Perusing some of the other threads at Freethought Nation seem to indicate that, at least to the posters (don't know about Acharya herselt) this isn't a problem; so long as the best and Sirius pointed at the Sun before sunrise that is enough. But then that begs the question of why make December 25 so special? Any date after the heliacal rising of Sirius would have been more interesting as Orion and Sirius would have been directly over the Sun in the morning (though probably not visible due to the dawn's early light). But this would mean any time since late July would have been just as good or better than December 25. And if Orion need not be in the sky at sunrise, then any date would have the same alignment quality. The excuse then doesn't work and makes no date special.
One potential point to consider is how low the Sun gets in the sky. Because of the angle of the earth, the height the Sun gets in the sky during the day varies throughout the year. So this means the alignment between sun and Orion's belt is better on some days than others. But when is it best? Well, from what I can see, it is best some time in September or October.
So once again, nothing suggest that December 25 is special based on this hypothesis. But that assumes the hypothesis has anything else to back it up.
Let's also highlight a few more facts ignored:
- It is a fact that the Magi were not called Kings or numbered three until centuries later (other numbers include 12). If they were not called kings originally or three in number, then any alleged Egyptian comparison will not explain the original story, only later adaptations at best.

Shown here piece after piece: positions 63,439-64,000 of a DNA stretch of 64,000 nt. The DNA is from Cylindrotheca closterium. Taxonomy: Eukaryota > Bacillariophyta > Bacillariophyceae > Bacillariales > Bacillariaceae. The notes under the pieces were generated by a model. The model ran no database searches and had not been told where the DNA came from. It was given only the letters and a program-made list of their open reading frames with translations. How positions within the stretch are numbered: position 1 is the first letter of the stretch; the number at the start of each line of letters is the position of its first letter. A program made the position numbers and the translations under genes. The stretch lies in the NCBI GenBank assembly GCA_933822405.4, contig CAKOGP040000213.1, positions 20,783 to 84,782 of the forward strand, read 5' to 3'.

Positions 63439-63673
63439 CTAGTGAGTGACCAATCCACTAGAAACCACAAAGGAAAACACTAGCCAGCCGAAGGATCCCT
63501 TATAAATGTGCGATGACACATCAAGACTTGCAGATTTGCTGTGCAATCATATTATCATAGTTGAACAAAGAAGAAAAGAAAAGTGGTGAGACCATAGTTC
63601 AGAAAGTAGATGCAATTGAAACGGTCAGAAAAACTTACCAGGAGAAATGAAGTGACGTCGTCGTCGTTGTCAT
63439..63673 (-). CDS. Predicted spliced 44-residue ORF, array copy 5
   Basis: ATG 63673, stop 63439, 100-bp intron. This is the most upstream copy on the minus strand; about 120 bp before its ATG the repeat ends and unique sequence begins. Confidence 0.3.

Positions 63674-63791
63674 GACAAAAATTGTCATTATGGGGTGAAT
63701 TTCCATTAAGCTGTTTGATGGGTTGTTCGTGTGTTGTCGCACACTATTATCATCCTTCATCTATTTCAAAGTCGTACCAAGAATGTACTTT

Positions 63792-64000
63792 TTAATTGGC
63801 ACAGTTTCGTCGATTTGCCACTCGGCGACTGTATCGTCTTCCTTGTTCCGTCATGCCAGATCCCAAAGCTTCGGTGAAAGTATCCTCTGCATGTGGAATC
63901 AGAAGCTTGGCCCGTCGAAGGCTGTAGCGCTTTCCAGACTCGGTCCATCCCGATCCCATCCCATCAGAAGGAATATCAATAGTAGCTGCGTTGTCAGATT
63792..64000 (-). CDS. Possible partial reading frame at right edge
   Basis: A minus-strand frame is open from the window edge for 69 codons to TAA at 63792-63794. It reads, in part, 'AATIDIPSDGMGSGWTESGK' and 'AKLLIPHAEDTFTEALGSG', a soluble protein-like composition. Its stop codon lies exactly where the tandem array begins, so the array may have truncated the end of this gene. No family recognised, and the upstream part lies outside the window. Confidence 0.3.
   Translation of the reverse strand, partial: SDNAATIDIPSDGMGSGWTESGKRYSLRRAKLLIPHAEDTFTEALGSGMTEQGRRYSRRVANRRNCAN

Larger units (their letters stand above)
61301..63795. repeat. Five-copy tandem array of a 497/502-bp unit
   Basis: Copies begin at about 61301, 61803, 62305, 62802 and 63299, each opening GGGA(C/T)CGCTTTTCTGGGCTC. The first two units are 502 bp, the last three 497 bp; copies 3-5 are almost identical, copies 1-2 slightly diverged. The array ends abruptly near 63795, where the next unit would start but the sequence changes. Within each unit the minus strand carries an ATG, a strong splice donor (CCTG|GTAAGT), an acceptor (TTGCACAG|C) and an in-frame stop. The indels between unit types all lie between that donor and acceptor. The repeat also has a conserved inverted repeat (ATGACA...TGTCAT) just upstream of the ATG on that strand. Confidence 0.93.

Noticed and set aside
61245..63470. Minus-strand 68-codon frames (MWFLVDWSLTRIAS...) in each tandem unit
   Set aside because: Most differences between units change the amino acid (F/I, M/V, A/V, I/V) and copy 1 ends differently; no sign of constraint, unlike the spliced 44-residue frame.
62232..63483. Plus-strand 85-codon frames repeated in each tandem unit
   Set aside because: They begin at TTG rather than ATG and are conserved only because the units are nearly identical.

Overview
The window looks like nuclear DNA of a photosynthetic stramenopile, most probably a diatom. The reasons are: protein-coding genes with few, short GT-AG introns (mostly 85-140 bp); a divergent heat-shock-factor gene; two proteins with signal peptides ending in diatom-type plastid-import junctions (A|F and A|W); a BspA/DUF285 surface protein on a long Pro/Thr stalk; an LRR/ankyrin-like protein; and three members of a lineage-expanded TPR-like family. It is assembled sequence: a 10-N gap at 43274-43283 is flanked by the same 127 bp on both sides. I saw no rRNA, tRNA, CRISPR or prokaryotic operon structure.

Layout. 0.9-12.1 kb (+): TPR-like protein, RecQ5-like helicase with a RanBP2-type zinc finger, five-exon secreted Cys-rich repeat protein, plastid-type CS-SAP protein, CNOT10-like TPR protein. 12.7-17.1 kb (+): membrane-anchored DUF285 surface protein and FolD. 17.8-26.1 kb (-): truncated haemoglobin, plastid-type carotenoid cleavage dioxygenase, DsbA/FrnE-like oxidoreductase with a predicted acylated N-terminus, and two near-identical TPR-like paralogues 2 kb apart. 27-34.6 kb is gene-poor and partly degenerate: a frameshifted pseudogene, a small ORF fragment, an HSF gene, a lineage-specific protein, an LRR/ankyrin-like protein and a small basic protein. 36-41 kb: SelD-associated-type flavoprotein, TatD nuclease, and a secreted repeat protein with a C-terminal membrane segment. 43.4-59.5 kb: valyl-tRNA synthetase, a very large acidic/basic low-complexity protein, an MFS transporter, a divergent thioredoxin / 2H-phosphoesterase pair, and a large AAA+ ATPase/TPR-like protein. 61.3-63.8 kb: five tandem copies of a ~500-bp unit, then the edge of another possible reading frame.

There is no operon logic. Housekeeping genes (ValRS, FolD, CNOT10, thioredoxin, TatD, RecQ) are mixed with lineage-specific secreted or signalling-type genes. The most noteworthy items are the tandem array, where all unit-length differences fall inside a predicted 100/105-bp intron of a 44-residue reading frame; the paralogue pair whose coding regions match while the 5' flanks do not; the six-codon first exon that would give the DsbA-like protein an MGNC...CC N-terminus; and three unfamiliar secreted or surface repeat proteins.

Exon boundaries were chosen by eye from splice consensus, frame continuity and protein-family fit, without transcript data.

- It is a fact that Dec 25 was not celebrated as the birthday of Jesus until much later, and other dates nowhere near the solstices were proposed before Dec 25 came into use. (Also, it is NOT the case that only Dec 25 is celebrated as his birthday today; Armenian Christians still hold to another tradition, just as old, that Christ was born on Jan 6.) Again, you cannot explain the original story of Matthew with details that are not part of the Jesus story centuries after the fact.
- There is no primary evidence at all that says the stars of Orion's best were called king, and Acharya provided none.
- There is no primary evidence that Horus was born (or conceived) on Dec 25, and Acharya provided none.
- Related to this, the heliacal rising of Sirius happens no where near the summer solstice.
- And lastly, there is a far superior and well-supported position that explains things (and I hope to add to this scholarship in the near future).
When you have a hypothesis that doesn’t have very good evidence for it, and another with much better supported evidence, there is a particular way you should lean. Moreover, Jewish literature is far more likely to influence the early Christians than ancient Egyptian, so there is prior probability in favor of a Jewish background for the story than Egyptian. And no mumbling about my ineptitudes can change that.
Now unless Acharya (or anyone else) can address these points, then the hypothesis is very, very dead. The false astronomy is itself a deal-breaker.